The Barefoot Investor: Review

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OK, in case you don’t know me, here’s a disclaimer: I’m not going to go into detail about this book. I won’t break it down into tiny sections of why it’s good, not good or anything else you can think of. That’s not my style. But what I will do is tell you why I’m reviewing it and exactly what impact it has had on me and hopefully give you a good incentive to pick up your own copy. Read on dear reader, this is a bloody good book.

Firstly, let me tell you how I came to read this book. It’s not my usual read, being a non-fiction book about finances. I stumbled across it when looking for a Christmas present for my brother Jamie. Ironic, because the man doesn’t read if he can help it. But he wanted to know more about investing and I thought this was a good starting point for him. Plus I love books and always give them as presents if I can. Imagine my surprise when he actually started quoting sections to me.

Then came the realisation that I had spent way too much at Christmas. I was starting to stress over this and was talking to my best friend about it. In the conversation I was also celebrating the fact that Jamie was focused on reading the book I bought. It was then she suggested I might benefit from reading the book as well. The bonus was she had her own copy but had not started reading it. That day she started and I was soon under strict instructions to get myself a copy. I did.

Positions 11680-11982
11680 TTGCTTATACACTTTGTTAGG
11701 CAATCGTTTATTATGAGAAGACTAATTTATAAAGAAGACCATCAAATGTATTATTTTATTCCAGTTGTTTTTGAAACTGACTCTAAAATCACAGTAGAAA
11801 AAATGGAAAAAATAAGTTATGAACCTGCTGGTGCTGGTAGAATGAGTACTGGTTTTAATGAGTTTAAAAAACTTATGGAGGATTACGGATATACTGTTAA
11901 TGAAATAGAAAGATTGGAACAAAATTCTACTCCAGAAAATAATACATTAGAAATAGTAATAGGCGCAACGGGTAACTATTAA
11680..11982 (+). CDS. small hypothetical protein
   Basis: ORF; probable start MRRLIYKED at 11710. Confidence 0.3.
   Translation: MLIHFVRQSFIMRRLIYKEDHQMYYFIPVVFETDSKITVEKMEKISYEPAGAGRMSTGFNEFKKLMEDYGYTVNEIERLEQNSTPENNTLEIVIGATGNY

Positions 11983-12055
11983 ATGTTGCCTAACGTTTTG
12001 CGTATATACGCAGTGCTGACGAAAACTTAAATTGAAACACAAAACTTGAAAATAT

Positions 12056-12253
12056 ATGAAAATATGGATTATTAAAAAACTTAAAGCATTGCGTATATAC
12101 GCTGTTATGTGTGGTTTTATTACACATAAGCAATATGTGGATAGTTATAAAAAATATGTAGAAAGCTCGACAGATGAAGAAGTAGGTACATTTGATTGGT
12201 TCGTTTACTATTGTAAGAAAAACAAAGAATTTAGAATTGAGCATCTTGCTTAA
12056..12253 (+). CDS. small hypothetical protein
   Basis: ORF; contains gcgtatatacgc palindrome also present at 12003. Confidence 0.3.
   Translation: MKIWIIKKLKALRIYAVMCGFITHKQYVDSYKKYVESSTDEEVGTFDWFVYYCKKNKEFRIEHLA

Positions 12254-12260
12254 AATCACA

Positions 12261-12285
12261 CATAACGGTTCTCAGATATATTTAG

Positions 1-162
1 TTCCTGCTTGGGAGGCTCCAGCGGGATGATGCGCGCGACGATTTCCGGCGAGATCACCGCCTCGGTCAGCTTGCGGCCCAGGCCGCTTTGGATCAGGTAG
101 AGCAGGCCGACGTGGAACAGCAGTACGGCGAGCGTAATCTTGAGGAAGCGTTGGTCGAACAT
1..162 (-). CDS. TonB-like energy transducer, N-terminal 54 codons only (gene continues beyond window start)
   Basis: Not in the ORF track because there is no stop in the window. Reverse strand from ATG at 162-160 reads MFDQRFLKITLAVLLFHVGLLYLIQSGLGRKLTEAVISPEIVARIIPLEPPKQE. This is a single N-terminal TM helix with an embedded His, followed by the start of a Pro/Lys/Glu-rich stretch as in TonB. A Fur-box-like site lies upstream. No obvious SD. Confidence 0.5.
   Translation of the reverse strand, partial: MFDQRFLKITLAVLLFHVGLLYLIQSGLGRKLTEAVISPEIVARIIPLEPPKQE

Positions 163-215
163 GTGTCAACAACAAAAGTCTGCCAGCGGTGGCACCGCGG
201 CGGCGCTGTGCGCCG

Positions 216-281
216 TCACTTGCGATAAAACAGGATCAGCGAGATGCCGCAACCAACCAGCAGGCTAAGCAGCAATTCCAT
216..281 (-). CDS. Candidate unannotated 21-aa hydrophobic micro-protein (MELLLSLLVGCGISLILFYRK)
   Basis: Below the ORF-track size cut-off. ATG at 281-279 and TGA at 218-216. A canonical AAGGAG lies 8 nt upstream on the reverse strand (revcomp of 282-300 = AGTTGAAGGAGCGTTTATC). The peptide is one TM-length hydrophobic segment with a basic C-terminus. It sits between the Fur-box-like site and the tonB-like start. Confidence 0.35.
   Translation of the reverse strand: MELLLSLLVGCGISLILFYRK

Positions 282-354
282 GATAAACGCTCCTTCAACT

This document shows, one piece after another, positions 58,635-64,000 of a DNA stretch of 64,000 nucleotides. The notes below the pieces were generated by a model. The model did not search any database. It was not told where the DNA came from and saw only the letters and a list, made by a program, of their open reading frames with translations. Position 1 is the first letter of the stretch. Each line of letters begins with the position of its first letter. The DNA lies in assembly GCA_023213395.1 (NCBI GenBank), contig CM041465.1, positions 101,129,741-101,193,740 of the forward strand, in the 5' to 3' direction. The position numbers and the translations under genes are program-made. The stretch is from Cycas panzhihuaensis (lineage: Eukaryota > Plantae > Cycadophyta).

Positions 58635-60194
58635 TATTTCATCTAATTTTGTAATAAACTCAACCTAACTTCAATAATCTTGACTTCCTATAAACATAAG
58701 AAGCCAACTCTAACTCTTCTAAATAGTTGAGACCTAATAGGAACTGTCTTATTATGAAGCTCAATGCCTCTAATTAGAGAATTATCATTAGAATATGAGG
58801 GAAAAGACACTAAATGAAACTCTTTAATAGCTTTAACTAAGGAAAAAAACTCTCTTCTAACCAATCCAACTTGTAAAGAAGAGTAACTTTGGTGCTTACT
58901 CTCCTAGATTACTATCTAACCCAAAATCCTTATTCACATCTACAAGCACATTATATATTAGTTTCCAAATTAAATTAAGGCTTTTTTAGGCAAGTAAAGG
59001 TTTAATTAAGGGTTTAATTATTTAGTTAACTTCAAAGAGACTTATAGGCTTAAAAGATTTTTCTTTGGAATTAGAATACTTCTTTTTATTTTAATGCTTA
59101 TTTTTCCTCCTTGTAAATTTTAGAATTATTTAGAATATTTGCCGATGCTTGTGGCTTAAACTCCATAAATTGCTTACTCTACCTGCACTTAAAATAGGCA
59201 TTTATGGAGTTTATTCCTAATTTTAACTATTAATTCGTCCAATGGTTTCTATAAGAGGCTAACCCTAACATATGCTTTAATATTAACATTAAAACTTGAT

What followed was a realisation that finances do not have to be tricky. The plan Scott outlines in his book is very simple to follow and broken down into manageable steps over a series of weeks (called Barefoot Date nights). There are also real life examples of people who he has helped. The examples are people from different kinds of financial backgrounds, looking to control their money. Don’t go thinking this is not for you. If you’re breathing, it is. If nothing, it might provide confirmation that you’re on the right track.

The book is easy to read and engaging with the way Scott writes, expect a dry finance book. The prelude alone is enough to tell you that you’re going to get more than facts and figures.

Almost a week after buying my copy, Kat (best friend) and I have had our first Barefoot Date night. Jamie has also had his. But let me tell you, the anxiety I had around money is pretty much gone. Why? Because I have taken back control. Yeah, I still have a car loan, a mortgage and bills to pay, but with the help of this book I have stream lined things so I can see where my money needs to go and when. Sounds so simple, but the reality is a lot of people have trouble with this.

Please, do yourself a favour and get this book. Borrow it from your local library, a friend or buy yourself a copy. I got mine from QBD, Jamie’s from Booktopia and I’ve seen Kmart and Big W sell it. Also Amazon if you want it on Kindle.